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Other Sleep Disorders

Sleep health is integral to total health and quality of life, while poor sleep breaks down your body and mind. There are many ailments that can diminish sleep. We diagnose and effectively treat all sleep disorders, including those in children.

  • Excessive Daytime Sleepiness

    It's not normal to feel tired during the day or doze off while inactive, such as while watching TV or in a meeting). That feeling should also not be attributed to stress or working hard. Similarly, a long time in bed before going to sleep, frequent awakenings at night, restless sleep, early awakening in the morning, or difficulty getting up and getting out of bed all indicate the presence and effects of a sleep disorder. Daytime sleepiness is characterized by persistent sleepiness, and often a general lack of energy, even after apparently adequate nighttime sleep.

    Daytime sleepiness exacts a significant toll on individuals and on society. On the individual level, tiredness or sleepiness negatively impacts learning. It also leads to problems with memory, attention and concentration, mood, relationships, safe driving or machine operation, and executive functioning. On the societal level, the negative impacts of daytime sleepiness are also significant. In a recent study of professional truck drivers, 40% of long-haul drivers reported difficulties staying alert during at least 20% of their drives, and 20% admitted to dozing off at least twice while driving. Each year, in the United States, >50 000 motor vehicle accidents are attributed to driving while sleepy.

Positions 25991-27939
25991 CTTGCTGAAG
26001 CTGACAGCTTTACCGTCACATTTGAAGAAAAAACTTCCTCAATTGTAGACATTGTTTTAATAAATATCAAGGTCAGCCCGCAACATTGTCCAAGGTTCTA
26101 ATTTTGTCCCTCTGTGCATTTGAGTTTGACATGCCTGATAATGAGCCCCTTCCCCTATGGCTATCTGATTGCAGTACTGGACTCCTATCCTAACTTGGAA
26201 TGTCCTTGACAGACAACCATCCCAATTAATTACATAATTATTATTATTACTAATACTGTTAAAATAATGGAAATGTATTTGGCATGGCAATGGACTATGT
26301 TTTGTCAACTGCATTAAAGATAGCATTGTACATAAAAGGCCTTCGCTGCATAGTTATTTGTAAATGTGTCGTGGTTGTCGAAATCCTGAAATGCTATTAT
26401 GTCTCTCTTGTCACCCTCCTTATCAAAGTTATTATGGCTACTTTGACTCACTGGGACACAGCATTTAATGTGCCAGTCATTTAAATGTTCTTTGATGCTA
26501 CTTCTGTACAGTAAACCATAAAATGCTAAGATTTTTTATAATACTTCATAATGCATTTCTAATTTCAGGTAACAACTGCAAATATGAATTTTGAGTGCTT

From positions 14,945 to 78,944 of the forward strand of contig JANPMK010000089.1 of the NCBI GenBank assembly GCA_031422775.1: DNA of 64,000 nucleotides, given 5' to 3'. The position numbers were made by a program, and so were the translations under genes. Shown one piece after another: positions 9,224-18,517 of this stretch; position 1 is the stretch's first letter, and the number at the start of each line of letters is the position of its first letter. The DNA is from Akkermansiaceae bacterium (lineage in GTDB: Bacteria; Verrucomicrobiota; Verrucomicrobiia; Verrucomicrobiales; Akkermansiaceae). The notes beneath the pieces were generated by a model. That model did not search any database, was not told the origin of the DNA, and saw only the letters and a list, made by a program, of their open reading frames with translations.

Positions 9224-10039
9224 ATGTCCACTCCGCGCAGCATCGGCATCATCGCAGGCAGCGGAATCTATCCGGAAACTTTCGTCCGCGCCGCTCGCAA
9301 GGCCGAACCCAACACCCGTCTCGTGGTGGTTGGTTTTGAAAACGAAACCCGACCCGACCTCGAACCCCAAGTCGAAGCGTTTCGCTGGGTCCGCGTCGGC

• Sleep-Wake Cycle (Circadian Rhythm) Disorders

    Sleep-wake cycle disorders are dysfunctions of the brain's internal clock, located in the supraopticchiasma, that regulates when we go to sleep and when we wake up. This cycle is controlled by light and darkness (day and night), regulation of the melatonin, and the rhythm of our daily activities.

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    The most common rhythm disorder is sleep phase delay. Sleep phase delay is a situation in which the individual has great difficulty going to sleep at night and is correspondingly unable to wake up on time in the morning typically resulting in chronic tardiness. This is especially common in teenagers.

    Once the correct diagnosis is made, treatment methods including light therapy, chronotherapy, and use of melatonin can be employed to remedy the problem. Sleep-wake cycle disorders include work shift adjustment problems and jet lag.

  • Idiopathic Hypersomnia

    Patients with idiopathic hypersomnia (or IHS) report long hours of sleep at night without waking up refreshed in the morning. In contrast to patients with narcolepsy, naps are unrefreshing and at times end with headache and occasional confusion and disorientation. In addition, idiopathic hypersomnia does not include sleep attacks or loss of muscle control. Those who suffer from hypersomnia have recurring episodes of daytime sleepiness that is not caused by lack of or interrupted sleep at night.